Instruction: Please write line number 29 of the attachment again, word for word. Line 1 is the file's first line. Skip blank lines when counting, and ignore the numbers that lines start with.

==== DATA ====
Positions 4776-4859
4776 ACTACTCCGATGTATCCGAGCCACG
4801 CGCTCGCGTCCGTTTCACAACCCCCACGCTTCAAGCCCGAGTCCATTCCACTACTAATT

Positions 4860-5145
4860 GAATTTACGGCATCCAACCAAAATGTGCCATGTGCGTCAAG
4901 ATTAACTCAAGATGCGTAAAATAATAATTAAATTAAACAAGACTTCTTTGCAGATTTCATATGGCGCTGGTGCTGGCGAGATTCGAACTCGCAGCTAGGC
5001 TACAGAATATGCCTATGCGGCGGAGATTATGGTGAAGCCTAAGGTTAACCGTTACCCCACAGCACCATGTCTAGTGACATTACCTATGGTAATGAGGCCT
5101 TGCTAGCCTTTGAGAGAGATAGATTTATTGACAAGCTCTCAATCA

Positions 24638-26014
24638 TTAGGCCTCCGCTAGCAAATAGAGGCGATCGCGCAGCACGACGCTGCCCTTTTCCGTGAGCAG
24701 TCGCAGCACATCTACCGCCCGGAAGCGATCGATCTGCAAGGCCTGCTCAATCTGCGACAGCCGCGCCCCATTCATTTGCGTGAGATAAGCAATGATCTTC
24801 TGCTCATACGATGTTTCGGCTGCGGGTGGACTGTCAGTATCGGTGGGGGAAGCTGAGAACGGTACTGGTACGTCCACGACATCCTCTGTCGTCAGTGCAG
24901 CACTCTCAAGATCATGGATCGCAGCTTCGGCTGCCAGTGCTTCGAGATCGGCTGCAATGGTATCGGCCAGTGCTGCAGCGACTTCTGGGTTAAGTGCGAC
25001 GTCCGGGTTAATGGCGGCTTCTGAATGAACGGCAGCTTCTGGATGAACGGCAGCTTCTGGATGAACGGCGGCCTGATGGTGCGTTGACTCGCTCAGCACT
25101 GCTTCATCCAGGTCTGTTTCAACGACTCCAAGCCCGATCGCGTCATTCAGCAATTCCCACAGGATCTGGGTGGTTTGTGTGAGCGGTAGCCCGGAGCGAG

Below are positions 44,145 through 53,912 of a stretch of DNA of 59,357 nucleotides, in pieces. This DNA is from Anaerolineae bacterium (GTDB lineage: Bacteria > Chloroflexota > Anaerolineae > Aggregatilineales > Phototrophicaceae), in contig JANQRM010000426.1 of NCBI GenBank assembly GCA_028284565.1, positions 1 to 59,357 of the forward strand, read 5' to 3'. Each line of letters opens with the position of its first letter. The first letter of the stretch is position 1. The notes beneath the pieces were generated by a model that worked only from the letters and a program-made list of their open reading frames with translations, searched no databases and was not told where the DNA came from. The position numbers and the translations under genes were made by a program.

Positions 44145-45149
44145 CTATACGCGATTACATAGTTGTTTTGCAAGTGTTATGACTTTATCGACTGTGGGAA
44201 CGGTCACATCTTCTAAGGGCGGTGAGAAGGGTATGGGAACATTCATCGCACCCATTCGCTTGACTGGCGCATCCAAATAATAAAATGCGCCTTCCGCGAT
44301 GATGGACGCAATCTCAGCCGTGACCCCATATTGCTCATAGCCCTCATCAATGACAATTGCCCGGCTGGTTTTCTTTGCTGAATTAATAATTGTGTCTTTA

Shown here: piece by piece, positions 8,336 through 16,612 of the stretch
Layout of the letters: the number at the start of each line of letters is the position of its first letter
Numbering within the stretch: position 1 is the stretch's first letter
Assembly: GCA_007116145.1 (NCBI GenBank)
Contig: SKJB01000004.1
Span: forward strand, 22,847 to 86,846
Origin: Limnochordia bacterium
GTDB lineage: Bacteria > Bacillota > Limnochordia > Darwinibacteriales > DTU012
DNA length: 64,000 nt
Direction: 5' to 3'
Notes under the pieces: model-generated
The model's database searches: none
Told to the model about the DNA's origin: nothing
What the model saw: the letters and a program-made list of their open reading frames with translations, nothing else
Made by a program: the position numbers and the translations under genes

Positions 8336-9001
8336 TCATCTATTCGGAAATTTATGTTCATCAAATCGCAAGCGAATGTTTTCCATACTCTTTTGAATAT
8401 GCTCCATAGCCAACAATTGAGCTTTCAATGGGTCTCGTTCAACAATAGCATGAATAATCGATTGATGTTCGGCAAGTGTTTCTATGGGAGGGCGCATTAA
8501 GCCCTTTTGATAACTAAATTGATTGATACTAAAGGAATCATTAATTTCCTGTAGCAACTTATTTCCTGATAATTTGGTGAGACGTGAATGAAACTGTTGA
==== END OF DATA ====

DNA length: 64,000 nt